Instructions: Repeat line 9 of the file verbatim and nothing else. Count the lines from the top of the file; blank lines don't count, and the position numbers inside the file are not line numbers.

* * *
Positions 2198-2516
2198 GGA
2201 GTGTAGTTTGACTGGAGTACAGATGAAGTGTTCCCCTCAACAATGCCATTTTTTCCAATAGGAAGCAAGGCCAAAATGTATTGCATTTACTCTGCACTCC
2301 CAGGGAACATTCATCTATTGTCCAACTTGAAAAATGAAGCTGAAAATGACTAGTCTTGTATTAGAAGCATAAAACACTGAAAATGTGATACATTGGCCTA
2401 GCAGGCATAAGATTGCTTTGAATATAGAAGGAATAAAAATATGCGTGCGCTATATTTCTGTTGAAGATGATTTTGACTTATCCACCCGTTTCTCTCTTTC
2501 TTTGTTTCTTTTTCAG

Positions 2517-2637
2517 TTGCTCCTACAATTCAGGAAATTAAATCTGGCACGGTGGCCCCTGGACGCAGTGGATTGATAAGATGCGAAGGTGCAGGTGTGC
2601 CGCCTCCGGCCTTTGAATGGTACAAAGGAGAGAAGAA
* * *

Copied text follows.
2601 CGCCTCCGGCCTTTGAATGGTACAAAGGAGAGAAGAA